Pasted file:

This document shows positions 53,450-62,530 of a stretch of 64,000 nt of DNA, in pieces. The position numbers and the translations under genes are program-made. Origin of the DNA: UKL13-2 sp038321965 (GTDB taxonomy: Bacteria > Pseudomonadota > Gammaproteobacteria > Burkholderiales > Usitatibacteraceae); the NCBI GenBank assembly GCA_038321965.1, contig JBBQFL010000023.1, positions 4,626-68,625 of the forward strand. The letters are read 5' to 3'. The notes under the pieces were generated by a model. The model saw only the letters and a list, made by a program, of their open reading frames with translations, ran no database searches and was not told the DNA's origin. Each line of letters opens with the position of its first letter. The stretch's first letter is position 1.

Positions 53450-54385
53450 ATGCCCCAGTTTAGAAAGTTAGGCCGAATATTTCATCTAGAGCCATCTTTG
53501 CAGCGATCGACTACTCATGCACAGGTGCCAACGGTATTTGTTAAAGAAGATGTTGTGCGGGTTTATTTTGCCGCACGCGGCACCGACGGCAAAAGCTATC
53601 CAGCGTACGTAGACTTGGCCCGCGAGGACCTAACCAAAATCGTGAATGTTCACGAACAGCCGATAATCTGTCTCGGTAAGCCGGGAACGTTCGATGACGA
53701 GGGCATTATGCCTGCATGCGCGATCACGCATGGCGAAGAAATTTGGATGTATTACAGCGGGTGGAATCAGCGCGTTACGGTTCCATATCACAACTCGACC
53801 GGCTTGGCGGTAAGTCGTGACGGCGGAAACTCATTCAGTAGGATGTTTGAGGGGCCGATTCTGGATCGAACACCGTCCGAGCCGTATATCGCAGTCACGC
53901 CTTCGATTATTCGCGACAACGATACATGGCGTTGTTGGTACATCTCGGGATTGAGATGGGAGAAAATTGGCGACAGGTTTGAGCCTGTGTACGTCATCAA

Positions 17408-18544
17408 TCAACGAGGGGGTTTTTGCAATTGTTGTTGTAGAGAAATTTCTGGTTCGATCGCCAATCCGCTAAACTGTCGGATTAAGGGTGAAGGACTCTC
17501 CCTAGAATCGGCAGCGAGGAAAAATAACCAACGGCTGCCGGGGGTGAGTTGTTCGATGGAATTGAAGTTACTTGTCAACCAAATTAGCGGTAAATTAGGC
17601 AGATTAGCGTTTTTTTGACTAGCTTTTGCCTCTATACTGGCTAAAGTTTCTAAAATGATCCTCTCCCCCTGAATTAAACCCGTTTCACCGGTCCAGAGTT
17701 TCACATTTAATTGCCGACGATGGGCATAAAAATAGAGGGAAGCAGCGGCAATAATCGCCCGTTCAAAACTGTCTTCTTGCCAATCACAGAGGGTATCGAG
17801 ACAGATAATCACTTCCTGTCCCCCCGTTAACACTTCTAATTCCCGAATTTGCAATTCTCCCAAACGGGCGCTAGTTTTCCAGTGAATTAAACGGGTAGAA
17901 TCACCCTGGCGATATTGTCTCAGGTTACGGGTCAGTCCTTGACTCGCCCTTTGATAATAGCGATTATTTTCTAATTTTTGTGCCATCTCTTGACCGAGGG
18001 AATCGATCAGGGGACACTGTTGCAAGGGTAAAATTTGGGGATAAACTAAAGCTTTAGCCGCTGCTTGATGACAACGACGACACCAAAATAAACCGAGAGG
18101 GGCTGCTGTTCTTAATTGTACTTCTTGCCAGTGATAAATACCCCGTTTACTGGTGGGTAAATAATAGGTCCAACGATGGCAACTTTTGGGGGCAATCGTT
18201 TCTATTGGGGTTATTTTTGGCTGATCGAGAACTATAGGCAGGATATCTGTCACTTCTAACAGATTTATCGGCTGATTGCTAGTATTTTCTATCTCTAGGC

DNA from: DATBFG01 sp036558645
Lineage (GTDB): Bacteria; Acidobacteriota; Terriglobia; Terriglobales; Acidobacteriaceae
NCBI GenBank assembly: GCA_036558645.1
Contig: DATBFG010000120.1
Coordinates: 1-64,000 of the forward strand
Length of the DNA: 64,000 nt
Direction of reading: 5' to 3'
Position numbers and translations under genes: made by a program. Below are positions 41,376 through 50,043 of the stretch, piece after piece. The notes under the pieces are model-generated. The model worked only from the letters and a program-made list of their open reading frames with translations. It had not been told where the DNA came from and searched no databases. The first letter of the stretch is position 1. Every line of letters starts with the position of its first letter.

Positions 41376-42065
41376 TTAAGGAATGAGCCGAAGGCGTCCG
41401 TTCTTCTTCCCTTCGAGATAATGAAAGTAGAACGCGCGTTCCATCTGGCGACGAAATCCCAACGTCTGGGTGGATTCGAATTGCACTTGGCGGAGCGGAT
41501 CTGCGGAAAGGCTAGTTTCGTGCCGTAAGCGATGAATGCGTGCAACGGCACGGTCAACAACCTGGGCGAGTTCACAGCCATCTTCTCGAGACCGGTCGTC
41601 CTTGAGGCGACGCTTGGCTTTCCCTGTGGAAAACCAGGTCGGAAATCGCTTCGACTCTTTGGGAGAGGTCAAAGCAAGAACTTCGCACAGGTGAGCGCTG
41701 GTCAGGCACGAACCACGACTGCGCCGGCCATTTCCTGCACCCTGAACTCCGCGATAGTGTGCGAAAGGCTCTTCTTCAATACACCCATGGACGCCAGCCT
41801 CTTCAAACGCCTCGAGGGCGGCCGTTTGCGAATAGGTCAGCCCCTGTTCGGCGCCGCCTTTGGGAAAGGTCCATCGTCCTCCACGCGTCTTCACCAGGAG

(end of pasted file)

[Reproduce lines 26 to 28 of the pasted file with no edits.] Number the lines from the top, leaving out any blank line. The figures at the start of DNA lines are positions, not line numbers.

Position numbers and translations under genes: made by a program. Below are positions 41,376 through 50,043 of the stretch, piece after piece. The notes under the pieces are model-generated. The model worked only from the letters and a program-made list of their open reading frames with translations. It had not been told where the DNA came from and searched no databases. The first letter of the stretch is position 1. Every line of letters starts with the position of its first letter.

Positions 41376-42065
41376 TTAAGGAATGAGCCGAAGGCGTCCG